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You’ll often hear the term Single Page Application (SPA) when people talk about React. It’s the idea of bundling a site’s structure, text, and core functionality and sending it to the user in one small package. This makes the site feel much faster and more responsive.
Without those jarring waits between clicking a link and the next page loading, your site feels more like a fast desktop application than a traditional website.
In a business environment, React, and other SPA libraries are great when you need fast data entry, “offline” capabilities for when a user is on the road, or even to mimic the look and feel of a “native” office tool or mobile app. It’s also likely that you’ve already used one — Google Maps, Twitter, and Facebook are all well-known examples of SPAs.
When Facebook started using React, they thought it was so impressive that they decided to share it with the world. When they released the Open-Source library, hundreds of businesses started adopting it, due to its appeal to developers and the end-users:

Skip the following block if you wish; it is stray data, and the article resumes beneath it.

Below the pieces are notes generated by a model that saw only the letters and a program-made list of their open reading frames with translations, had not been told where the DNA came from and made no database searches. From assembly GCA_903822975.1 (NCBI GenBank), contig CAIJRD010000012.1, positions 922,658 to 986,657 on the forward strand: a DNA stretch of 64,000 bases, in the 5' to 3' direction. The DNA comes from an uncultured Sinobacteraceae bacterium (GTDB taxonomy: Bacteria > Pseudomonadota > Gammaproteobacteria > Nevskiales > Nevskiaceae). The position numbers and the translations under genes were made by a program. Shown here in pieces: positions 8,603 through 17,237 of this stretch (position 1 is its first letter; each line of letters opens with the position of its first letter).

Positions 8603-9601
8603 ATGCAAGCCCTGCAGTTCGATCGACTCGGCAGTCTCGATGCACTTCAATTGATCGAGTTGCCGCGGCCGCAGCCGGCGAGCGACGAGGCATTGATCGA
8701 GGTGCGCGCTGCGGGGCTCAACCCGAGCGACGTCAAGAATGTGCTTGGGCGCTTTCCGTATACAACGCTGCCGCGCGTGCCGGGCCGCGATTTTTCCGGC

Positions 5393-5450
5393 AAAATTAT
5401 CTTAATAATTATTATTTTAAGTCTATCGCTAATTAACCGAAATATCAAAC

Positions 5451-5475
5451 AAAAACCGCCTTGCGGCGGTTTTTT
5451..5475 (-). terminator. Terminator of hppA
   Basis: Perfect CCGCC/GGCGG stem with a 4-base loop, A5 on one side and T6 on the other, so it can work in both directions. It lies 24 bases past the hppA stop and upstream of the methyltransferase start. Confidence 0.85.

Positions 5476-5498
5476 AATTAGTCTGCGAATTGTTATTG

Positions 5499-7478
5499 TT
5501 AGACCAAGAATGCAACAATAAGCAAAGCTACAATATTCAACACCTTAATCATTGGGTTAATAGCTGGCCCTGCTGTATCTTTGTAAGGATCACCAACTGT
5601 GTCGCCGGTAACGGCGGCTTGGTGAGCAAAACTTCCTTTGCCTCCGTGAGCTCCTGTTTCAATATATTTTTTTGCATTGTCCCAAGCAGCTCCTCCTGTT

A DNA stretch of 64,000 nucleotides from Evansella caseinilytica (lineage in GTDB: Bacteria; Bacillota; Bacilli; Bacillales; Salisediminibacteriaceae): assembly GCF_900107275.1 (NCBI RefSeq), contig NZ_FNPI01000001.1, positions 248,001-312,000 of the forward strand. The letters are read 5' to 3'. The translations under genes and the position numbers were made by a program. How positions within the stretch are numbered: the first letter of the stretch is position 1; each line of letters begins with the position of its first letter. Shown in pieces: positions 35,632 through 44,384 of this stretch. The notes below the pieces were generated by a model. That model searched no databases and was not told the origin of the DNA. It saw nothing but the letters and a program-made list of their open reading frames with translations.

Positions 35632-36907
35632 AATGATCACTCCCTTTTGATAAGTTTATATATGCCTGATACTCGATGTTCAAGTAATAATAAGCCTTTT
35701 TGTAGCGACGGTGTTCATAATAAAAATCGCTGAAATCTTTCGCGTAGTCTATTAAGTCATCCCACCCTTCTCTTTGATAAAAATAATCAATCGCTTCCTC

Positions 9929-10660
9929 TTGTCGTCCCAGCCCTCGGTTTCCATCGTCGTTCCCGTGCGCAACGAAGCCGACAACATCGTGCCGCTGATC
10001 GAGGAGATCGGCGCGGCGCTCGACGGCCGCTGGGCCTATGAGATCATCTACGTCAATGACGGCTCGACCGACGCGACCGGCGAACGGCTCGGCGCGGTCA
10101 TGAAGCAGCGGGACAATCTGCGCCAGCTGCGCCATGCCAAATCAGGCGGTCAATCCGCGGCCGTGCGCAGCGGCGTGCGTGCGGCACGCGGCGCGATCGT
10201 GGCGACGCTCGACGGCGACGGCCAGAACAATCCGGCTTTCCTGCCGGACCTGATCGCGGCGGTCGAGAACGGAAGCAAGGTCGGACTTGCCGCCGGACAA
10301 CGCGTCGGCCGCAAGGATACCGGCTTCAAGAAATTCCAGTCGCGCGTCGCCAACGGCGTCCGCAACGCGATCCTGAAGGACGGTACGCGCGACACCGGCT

Reusable components – React operates on a component-based structure. Each component acts as a building block and can be reused multiple times across the app. This helps give a consistent look and feel to the app and makes maintaining the codebase faster and easier.
Fast render – The use of virtual DOMs explains why React apps are so performant. Virtual DOMs are kept in memory. Whenever there are any changes to the view, these changes first apply to the virtual DOM. Then, the updates are applied to the DOM while ensuring a minimum amount of read/write time.
Both React and React Native is widely used with the difference that React JS is designed for web development projects while React Native is used for mobile app development.
If you are not sure on what to build and where to start, check out our Work out what to build packages.